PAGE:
Petition of the day

By on Dec 15, 2017 at 4:00 pm

The petition of the day is:

17-770

Issue: Whether a claim that parties to a collective bargaining agreement have violated the antitrust laws by conspiring to seize work controlled by employers outside the bargaining unit through coercion that violates the National Labor Relations Act, 29 U.S.C. §§ 158(b)(4)(B) and 158(e), is barred as a matter of law by application of the nonstatutory labor exemption.

How the Grinch stole relists

By on Dec 15, 2017 at 12:19 pm

John Elwood reviews Monday’s relists, after a fashion.

Every Nerd

Down in Nerd-ville

Liked relists a lot …

But the Grinch,

Who lived just south of Nerd-ville,

Did NOT!

The Grinch hated relists! The whole relist thingy!

Now, please don’t ask why. Who can tell with that ninny?

It could be his head wasn’t screwed on just right.

It could be, perhaps, his work schedule’s too tight.

But I think what may have most rankled the rube,

Was he was sick of the search for sight gags on YouTube.

Continue reading »

 
Share:

The following is a series of questions posed by Ronald Collins on the occasion of the publication of David M. O’Brien’s  “Justice Robert H. Jackson’s Unpublished Opinion in Brown v. Board” (University Press of Kansas, 2017, pp. 220).

David O’Brien is the Leone Reaves and George W. Spicer Professor at the University of Virginia. He was a judicial fellow and research associate at the U.S. Supreme Court. O’Brien is the author of numerous books and over 100 articles, including “Storm Center: The Supreme Court in American Politics” (11th ed. W.W. Norton), which received the ABA’s Silver Gavel Award, and a two-volume casebook, “Constitutional Law and Politics” (10th ed., W.W. Norton 2017).

Welcome, David, and thank you for taking the time to participate in this question-and-answer exchange for our readers. And congratulations on the publication of your latest book, which is quite extensive in its examination of Justice Robert Jackson’s views on Brown v. Board of Education.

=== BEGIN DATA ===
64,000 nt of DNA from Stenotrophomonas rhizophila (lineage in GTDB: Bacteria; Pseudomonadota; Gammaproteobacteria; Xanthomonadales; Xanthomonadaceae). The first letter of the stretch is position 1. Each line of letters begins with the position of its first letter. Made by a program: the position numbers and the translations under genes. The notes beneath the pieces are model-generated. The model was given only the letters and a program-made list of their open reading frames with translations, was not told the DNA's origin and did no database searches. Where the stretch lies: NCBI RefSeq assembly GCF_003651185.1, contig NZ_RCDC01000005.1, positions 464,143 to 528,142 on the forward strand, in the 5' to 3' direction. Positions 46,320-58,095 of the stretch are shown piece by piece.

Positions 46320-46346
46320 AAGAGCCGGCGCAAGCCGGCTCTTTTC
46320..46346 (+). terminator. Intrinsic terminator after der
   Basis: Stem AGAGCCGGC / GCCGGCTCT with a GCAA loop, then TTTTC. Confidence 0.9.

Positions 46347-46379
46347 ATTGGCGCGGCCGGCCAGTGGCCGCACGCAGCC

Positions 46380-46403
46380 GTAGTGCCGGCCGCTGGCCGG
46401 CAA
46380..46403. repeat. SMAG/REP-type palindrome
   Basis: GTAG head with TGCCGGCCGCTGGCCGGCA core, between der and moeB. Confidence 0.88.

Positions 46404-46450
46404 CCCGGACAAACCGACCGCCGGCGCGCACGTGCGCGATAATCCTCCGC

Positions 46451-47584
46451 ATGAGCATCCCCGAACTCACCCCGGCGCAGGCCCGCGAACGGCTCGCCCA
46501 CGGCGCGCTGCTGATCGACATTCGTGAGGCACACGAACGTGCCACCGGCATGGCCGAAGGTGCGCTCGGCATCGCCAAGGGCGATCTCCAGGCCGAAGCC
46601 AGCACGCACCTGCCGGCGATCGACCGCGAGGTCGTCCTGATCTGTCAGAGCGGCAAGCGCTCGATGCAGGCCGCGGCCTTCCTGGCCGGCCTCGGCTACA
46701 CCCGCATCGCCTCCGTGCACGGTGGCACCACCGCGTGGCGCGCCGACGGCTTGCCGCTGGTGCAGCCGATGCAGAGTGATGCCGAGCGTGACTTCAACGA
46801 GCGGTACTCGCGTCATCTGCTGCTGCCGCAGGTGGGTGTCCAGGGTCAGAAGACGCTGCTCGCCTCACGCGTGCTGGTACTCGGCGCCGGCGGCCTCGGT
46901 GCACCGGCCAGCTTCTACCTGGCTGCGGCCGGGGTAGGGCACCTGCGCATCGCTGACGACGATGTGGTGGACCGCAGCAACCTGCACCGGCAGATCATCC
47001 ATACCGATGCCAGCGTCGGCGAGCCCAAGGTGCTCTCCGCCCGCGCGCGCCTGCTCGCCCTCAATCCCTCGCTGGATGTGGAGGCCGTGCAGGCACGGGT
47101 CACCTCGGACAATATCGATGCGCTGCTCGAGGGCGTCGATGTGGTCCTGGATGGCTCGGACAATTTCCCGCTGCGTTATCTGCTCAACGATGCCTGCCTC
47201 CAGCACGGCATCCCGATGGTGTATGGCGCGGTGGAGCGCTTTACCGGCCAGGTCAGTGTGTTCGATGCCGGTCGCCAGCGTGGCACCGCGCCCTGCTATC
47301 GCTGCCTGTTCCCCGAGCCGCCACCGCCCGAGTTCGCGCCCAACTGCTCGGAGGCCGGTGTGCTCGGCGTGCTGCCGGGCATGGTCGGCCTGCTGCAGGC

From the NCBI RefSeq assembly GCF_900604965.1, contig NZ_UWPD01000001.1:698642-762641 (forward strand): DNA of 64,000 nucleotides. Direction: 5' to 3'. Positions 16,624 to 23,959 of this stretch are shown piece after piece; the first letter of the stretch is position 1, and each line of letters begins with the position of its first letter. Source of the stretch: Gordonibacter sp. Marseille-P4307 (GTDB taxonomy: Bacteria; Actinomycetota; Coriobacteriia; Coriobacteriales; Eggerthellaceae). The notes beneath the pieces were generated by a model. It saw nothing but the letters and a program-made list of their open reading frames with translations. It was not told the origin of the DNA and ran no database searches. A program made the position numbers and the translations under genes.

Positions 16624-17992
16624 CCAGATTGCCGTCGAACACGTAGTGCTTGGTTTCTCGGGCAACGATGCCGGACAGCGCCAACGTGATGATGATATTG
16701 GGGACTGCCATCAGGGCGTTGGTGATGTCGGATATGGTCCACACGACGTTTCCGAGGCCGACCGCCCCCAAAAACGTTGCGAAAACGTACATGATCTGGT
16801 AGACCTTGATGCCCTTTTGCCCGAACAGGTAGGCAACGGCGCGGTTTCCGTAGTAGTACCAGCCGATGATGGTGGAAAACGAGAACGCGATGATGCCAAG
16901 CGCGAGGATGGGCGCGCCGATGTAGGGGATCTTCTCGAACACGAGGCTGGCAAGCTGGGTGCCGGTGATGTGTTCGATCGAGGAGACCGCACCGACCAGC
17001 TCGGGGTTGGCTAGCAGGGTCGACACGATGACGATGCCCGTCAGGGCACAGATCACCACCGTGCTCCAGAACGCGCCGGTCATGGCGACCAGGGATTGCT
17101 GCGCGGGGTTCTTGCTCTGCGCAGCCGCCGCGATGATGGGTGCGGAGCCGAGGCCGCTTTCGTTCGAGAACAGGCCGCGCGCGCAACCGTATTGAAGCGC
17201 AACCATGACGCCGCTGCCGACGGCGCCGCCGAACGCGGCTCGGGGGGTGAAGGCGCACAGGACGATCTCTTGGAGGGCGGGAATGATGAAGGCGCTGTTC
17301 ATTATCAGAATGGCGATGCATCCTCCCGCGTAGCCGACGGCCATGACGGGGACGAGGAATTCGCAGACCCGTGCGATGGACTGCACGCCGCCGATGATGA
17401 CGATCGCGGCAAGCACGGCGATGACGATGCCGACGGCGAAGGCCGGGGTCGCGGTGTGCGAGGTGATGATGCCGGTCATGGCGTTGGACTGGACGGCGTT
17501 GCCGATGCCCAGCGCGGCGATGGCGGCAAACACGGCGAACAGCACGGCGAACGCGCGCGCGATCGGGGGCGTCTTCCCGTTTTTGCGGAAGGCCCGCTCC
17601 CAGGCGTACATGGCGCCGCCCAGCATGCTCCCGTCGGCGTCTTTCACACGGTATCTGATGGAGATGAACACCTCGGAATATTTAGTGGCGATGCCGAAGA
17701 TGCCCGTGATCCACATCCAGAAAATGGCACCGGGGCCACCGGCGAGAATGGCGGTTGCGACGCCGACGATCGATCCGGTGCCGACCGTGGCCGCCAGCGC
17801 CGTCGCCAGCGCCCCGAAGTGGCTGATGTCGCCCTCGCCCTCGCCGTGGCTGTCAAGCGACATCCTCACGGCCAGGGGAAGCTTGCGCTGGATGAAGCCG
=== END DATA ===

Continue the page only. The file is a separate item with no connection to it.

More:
Continue reading »

 
Share:

Friday round-up

By on Dec 15, 2017 at 7:02 am

Briefly:

  • At Bloomberg BNA, Jordan Rubin reports that “[a] group of foreign lawyers wants the U.S. Supreme Court to look to the English roots of the Sixth Amendment and the duties of counsel in other countries today when it considers the case of an American death row inmate” in McCoy v. Louisiana, a capital case scheduled for oral argument in January.
  • In the latest episode of the Heritage Foundation’s SCOTUS 101 podcast, Elizabeth Slattery and Tiffany Bates “break down the latest orders from SCOTUS (including a wife-swapping case and political gerrymandering in Maryland).”
  • In an op-ed for Forbes, Richard Samp looks at the aftermath of last term’s decision in Expressions Hair Design v. Schneiderman, in which the court ruled that New York’s credit-card surcharge ban regulates speech and remanded the case to the court of appeals to determine whether the ban violates the First Amendment; he argues that the appeals court’s decision to delay a ruling on the merits by certifying a question to the New York Court of Appeals “betrays a thinly disguised hostility to the First Amendment claims at issue.”
  • At the Pacific Legal Foundation blog, Ethan Blevins urges the justices to “grant Brott v. United States, a case about whether property owners are entitled to a jury when the federal government takes their land,” arguing that “[a] jury is key when it comes to compensation questions because the government has an obvious conflict of interest in appraising ‘fair’ market value.”
  • For NBC News, Alexandra Campbell Howe reports on efforts by Justice Sonia Sotomayor, who sits on the board of iCivics, an educational nonprofit founded by retired Justice Sandra Day O’Connor, to “mak[e] a game available in Spanish that teaches U.S. civics in a more approachable and engaging way.”

We rely on our readers to send us links for our round-up.  If you have or know of a recent (published in the last two or three days) article, post, podcast, or op-ed relating to the Supreme Court that you’d like us to consider for inclusion in the round-up, please send it to roundup [at] scotusblog.com. Thank you!

Posted in Round-up
 
Share:

Petitions of the day

By on Dec 14, 2017 at 5:17 pm

The petitions of the day are:

17-765

Issue: Whether burglary of a nonpermanent or mobile structure that is adapted or used for overnight accommodation can qualify as “burglary” under the Armed Career Criminal Act of 1984, 18 U.S.C. § 924(e)(2)(B)(ii).

17-766

Issue: Whether burglary of a nonpermanent or mobile structure that is adapted or used for overnight accommodation can qualify as “burglary” under the Armed Career Criminal Act of 1984, 18 U.S.C. § 924(e)(2)(B)(ii).

Priscilla J. Smith is a clinical lecturer in law at Yale Law School.

Don’t ask me why, but I’ve been moved of late to look for common ground with ideological opponents. Perhaps it is the aging process, a desire for a quieter life, or living with daily reminders of obnoxious (add whatever adjective here you’d like: offensive, illegal, disgusting, or off-color, unwise, intemperate) behavior by friends and foes alike. Recently I had the pleasure (?) of testifying at a Congressional hearing involving (mostly) men yelling at each other (and at me), that ended early because of what the chair called a “lack of decency” among committee members. Indeed.